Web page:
Transactions inside an organization may be less costly than market-based transactions for several reasons. First, communication costs inside an organization are reduced because confidentiality can be protected and credibility can be assured through internal mechanisms. Second, the headquarters office can play a critical role in reducing costs of enforcing agreements between organizational subunits. Third, organizational subunits can share valuable non tradable assets (such as organizational skills, systems, and processes) or non divisible assets (such as brand names, distribution channels, and reputation).

There are also forces that increase transaction costs inside organizations. Top management of an organization may lack the specialized information and skills necessary to manage businesses across several different industries. This lack of expertise reduces the possibility of realizing economies of scope in reality, even when there is potential for such economies. This problem can be remedied by creating a decentralized organization, hiring specialist managers to run each business unit, and providing them with proper incentives. However, decentralization will also potentially decrease goal congruence among subunit managers, making it difficult to realize economies of scope.

Analysts should ask the following questions to assess whether or not an organization’s corporate strategy has the potential to create value:

  • Are there significant imperfections in the product, labor, or financial markets in the industries (or countries) in which a company is operating? Is it likely that transaction costs in these markets are higher than the costs of similar activities inside a well managed organization?
  • Does the organization have special resources such as brand names, proprietary know-how, access to scarce distribution channels, and special organizational processes that have the potential to create economies of scope?
  • Is there a good fit between the company’s specialized resources and the portfolio of businesses in which the company is operating?
  • Does the company allocate decision rights between the headquarters office and the business units optimally to realize all the potential economies of scope?
  • Does the company have internal measurement, information, and incentive systems to reduce agency costs and increase coordination across business units?

Achieving And Sustaining Competitive Advantage


The choice of competitive strategy does not automatically lead to the achievement of competitive advantage. To achieve competitive advantage, the firm has to have the capabilities needed to implement and sustain the chosen strategy. Both cost leadership and differentiation strategy require that the firm make the necessary commitments to acquire the core competencies needed, and structure its value chain in an appropriate way. Core competencies are the economic assets that the firm possesses, whereas the value chain is the set of activities that the firm performs to convert inputs into outputs. The uniqueness of a firm’s core competencies and its value chain and the extent to which it is difficult for competitors to imitate them determines the sustainability of a firm’s competitive advantage.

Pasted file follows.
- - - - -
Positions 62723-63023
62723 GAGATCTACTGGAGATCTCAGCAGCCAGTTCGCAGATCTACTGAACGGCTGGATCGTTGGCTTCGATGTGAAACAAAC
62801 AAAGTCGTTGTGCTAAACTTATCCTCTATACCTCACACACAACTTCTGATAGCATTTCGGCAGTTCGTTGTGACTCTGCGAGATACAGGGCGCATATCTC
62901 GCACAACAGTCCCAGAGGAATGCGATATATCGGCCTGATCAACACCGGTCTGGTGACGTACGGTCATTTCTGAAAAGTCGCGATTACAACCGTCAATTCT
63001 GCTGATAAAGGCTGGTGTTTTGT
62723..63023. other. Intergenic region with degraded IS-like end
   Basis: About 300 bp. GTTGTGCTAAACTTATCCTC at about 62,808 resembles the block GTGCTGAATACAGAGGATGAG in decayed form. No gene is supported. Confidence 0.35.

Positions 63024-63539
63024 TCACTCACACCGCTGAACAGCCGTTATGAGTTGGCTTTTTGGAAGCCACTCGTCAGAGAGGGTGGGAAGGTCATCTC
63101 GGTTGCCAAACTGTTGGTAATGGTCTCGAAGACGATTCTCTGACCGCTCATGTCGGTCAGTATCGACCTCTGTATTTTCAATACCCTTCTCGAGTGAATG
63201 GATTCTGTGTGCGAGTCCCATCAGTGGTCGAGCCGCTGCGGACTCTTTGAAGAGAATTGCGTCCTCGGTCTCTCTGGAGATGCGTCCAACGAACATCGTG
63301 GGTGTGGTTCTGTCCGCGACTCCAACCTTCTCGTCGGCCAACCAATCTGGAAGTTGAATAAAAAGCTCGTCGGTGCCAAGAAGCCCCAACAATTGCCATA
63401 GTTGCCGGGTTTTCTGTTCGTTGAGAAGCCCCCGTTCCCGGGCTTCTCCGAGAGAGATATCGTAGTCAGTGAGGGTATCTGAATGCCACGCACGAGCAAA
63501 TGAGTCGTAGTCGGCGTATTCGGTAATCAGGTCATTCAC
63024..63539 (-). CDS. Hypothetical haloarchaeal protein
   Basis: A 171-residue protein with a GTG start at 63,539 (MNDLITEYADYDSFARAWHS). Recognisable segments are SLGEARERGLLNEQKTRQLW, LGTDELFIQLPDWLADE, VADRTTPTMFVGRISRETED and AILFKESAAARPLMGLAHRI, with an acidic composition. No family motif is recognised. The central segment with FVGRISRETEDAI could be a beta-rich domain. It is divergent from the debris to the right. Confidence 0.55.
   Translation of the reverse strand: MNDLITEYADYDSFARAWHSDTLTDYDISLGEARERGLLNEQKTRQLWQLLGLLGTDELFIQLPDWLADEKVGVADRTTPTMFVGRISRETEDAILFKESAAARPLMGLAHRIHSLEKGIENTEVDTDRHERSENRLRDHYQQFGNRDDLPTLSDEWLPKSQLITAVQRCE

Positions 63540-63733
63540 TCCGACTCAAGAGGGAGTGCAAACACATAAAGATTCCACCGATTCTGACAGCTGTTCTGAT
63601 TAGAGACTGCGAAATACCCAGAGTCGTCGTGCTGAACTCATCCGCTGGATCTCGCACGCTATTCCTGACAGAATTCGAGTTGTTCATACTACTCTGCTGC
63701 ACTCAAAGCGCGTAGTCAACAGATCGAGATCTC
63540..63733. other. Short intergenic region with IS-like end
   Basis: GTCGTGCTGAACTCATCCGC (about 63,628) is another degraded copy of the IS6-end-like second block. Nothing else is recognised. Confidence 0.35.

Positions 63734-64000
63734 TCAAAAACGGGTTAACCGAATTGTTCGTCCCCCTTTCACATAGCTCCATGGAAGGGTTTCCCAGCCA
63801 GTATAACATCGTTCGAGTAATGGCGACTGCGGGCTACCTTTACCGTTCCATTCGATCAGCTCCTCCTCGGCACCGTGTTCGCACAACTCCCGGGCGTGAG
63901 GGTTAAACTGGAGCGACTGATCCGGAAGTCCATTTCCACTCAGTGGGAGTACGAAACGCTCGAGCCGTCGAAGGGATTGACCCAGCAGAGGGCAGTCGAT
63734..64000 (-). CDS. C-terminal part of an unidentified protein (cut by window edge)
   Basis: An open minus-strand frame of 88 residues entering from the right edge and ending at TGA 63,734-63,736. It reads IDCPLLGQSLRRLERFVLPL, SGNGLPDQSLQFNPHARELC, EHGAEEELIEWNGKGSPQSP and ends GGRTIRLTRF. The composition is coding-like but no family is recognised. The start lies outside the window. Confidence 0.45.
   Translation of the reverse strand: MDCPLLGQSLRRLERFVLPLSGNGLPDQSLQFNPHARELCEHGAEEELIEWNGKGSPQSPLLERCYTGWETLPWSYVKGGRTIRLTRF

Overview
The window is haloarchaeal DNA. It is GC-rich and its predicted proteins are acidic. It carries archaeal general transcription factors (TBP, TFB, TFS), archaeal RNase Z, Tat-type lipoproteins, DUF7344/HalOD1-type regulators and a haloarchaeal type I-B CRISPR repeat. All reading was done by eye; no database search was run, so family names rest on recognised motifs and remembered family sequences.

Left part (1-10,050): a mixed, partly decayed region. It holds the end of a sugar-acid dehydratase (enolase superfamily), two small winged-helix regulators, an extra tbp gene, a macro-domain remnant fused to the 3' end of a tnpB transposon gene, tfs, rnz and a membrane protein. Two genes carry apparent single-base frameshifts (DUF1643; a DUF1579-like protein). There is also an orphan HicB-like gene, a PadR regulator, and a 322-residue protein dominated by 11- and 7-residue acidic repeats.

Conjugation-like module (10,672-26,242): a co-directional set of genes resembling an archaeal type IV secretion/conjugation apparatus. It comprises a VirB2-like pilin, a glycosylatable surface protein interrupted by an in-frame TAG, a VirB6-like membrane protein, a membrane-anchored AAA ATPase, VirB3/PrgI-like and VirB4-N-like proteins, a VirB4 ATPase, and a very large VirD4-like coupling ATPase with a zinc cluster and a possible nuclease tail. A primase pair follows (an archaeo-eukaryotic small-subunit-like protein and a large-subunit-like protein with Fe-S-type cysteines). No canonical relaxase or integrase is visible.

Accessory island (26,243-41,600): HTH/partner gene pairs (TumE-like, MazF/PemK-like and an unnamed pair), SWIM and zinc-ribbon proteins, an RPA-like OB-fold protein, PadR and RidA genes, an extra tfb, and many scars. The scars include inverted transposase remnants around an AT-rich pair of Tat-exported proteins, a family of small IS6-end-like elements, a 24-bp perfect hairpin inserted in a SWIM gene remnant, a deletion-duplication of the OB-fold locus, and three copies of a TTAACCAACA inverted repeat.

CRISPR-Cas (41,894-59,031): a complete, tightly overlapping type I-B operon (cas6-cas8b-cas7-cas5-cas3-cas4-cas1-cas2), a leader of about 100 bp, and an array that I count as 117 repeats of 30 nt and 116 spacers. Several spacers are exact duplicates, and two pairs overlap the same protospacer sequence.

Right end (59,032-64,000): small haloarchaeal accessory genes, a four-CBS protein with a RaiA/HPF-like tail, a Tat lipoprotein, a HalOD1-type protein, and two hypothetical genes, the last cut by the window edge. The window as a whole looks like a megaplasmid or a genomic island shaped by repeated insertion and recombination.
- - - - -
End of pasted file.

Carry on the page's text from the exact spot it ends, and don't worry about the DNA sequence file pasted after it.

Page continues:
To evaluate whether or not a firm is likely to achieve its intended competitive advantage, the analyst should ask the following questions:

  • What are the key success factors and risks associated with the firm’s chosen competitive strategy?
  • Does the firm currently have the resources and capabilities to deal with the key success factors and risks?
  • Has the firm made irreversible commitments to bridge the gap between its current capabilities and the requirements to achieve its competitive advantage?
  • Has the firm structured its activities (such as research and development, design, manufacturing, marketing and distribution, and support activities) in a way that is consistent with its competitive strategy?
  • Is the company’s competitive advantage sustainable? Are there any barriers that make imitation of the firm’s strategy difficult?
  • Are there any potential changes in the firm’s industry structure (such as new technologies, foreign competition, changes in regulation, changes in customer requirements) that might dissipate the firm’s competitive advantage? Is the company flexible enough to address these changes?